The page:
General principles for welfare policy
On this page
Every employer must draw up a company or institutional policy on the well-being of workers in the performance of their work. This policy is designed to prevent occupational accidents and diseases and clarify the relationship between people and work, so as to take greater account of the person as a whole. To this end, each employer will have to determine the preventive measures that must be present in the company or institution, based on the nature of his business activities, the number of workers employed and their specific risk profile. This prevention policy must take into account a number of specific legal and regulatory provisions that have been promulgated by the government to indicate the framework within which this prevention policy can be established.
Dynamic risk management system
Title 2 "General Principles of the policy on Well-being" of book I of the Code on Well-being at Work relates to the employer's general obligations and introduces the dynamic risk management system for this purpose.
The dynamic risk management system covers the eight areas that make up the concept of "well-being". It takes into account the interaction that does or could exist between these areas. This system aims to enable prevention planning and the exercise of the policy and therefore involves four stages:
- the creation of the policy, which mainly determines the objectives and the necessary means;
- policy planning, which mainly determines the methods, duties, obligations and means to be applied by the persons concerned;
- the implementation of the policy;
- the evaluation of the policy, which mainly involves setting the evaluation criteria.
This system takes into account:
- the nature of the business activities;
- the specific risks associated with those activities;
- the specific risks appropriate to certain groups of workers.
The dynamic risk management system is based on the principle of risk analysis, which is carried out in order to be able to establish appropriate preventive measures. This is done on three levels:
- the organisation as a whole;
- each group of workstations or positions;
- the individuals themselves.
There are three phases in the risk analysis:
- hazard identification;
- the definition and identification of risks;
- risk analysis.
Preventive measures are set out in the following order:
- measures aimed at risk prevention;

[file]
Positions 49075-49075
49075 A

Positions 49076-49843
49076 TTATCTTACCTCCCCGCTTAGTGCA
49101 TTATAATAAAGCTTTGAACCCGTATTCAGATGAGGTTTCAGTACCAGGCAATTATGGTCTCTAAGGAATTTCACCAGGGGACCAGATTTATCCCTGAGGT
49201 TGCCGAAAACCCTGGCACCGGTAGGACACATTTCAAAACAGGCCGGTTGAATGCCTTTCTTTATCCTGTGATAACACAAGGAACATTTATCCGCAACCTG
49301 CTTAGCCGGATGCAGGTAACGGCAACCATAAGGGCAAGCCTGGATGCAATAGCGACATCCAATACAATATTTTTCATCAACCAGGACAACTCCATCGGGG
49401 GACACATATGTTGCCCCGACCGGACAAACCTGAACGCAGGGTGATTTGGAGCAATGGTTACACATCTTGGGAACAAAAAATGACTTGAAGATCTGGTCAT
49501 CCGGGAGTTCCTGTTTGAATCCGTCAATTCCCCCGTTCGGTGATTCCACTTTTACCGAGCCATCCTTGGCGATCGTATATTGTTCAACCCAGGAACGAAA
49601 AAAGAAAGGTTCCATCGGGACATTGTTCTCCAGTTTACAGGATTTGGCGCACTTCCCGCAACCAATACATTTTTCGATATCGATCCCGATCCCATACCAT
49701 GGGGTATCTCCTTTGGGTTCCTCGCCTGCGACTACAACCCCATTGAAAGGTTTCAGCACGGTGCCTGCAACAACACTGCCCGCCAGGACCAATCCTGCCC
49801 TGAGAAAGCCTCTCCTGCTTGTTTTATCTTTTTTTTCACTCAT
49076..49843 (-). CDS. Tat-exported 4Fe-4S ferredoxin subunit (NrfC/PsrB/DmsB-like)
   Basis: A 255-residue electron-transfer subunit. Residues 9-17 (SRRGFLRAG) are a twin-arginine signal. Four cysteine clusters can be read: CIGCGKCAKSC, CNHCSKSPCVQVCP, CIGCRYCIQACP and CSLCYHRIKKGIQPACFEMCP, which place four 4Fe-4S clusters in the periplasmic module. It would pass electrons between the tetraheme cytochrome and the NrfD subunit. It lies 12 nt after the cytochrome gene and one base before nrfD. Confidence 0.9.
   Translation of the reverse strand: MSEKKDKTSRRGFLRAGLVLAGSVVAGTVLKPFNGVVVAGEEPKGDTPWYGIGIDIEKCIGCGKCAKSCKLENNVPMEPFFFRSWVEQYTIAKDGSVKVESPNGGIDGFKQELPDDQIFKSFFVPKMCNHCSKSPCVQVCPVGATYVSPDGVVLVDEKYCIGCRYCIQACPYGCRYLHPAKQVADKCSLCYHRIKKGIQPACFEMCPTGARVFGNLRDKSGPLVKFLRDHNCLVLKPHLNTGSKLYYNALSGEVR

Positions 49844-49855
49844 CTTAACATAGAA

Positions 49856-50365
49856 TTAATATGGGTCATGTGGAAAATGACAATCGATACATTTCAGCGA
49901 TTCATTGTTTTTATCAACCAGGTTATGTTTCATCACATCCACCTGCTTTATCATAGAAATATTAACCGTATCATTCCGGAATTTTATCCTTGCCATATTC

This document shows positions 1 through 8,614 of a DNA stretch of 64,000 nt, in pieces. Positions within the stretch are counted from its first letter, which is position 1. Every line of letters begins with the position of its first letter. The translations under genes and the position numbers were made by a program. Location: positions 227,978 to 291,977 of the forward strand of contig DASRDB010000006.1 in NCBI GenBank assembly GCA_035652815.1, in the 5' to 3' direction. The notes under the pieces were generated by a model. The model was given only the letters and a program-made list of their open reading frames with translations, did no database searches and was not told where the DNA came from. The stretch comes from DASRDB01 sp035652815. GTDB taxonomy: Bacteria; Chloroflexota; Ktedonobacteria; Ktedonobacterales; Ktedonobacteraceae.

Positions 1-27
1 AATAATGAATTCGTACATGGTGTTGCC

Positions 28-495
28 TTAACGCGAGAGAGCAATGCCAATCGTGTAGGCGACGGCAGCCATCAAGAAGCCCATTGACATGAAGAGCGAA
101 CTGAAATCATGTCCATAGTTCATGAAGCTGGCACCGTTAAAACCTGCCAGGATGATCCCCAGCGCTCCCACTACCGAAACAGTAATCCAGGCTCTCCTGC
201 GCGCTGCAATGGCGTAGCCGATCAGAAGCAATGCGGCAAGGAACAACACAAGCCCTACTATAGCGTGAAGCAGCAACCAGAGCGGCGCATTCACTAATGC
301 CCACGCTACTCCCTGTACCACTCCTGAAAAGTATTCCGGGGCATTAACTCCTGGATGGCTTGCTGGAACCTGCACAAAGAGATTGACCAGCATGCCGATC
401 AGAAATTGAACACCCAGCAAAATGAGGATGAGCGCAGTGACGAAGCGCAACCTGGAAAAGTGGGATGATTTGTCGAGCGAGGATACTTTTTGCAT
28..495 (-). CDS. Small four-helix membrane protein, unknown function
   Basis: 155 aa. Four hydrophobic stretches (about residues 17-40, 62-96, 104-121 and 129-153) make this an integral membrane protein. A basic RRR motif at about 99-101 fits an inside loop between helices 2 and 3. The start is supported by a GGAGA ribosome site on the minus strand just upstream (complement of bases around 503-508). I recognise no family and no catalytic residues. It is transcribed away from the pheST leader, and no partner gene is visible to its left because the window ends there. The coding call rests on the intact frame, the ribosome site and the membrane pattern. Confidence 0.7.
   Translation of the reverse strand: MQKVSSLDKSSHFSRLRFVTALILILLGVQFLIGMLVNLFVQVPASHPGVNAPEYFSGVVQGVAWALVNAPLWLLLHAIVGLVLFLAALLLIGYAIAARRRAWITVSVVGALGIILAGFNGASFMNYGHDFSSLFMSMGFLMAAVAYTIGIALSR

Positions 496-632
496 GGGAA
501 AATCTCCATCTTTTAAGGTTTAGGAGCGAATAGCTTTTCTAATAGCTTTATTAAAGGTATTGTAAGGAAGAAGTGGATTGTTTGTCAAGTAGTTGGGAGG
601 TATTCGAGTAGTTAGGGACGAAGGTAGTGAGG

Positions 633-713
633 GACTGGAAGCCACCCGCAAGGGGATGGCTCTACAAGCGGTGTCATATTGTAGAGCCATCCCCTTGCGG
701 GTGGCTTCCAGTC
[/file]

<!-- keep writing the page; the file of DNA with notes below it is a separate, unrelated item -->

- measures aimed at damage prevention;
- measures aimed at damage limitation.
For each group of measures, their influence on the risk needs to be examined. They also need to be checked to see whether they themselves entail risks so that another group of preventive measures must be chosen or additional measures from another group must be applied. For example, these preventive measures may be of an organisational nature, concern the design of the work station, the choice of work equipment, collective and personal protective equipment, safety signs, health supervision and emergency procedures.
Overall prevention plan and annual action plan
The dynamic risk management system is expressed through an overall prevention plan which is drawn up by the employer in consultation with line management and the services for prevention and protection at work and covers a five-year period. This plan provides a practical description of the results of the risk analysis , the priority objectives and the activities to be carried out to achieve this objective. It also describes the resources that are used and the duties and obligations of all the relevant persons.
For each year of service, an annual action plan should also be written in the same way and include:
- the priority objectives for the year of service;
- the resources and methods for achieving these objectives;
- the duties, obligations and resources of the relevant persons;
- the adjustments to be made to the overall prevention plan as a result of changed circumstances, incidents and accidents, the annual report of the internal service and the Committee's opinions.
The dynamic risk management system is evaluated regularly, resulting in a new overall prevention plan at least once every five years.
Other statutory provisions
Title 2 of book I of the Code also concerns:
- the obligations of members of line management;
- the free nature of the measures with regard to workers;
- information and training for workers;
- the measures to be taken in the event of emergencies and in the event of serious and imminent danger;
- the reception and support for workers.
- Firstly, with the prevention advisor of the internal and/or external service for prevention and protection at work.
- Secondly, with the competent regional directorate for Supervision of Well-being at Work.
- Questions on the interpretation of the legislation: in writing to the Directorate-General for Humanisation of Labour.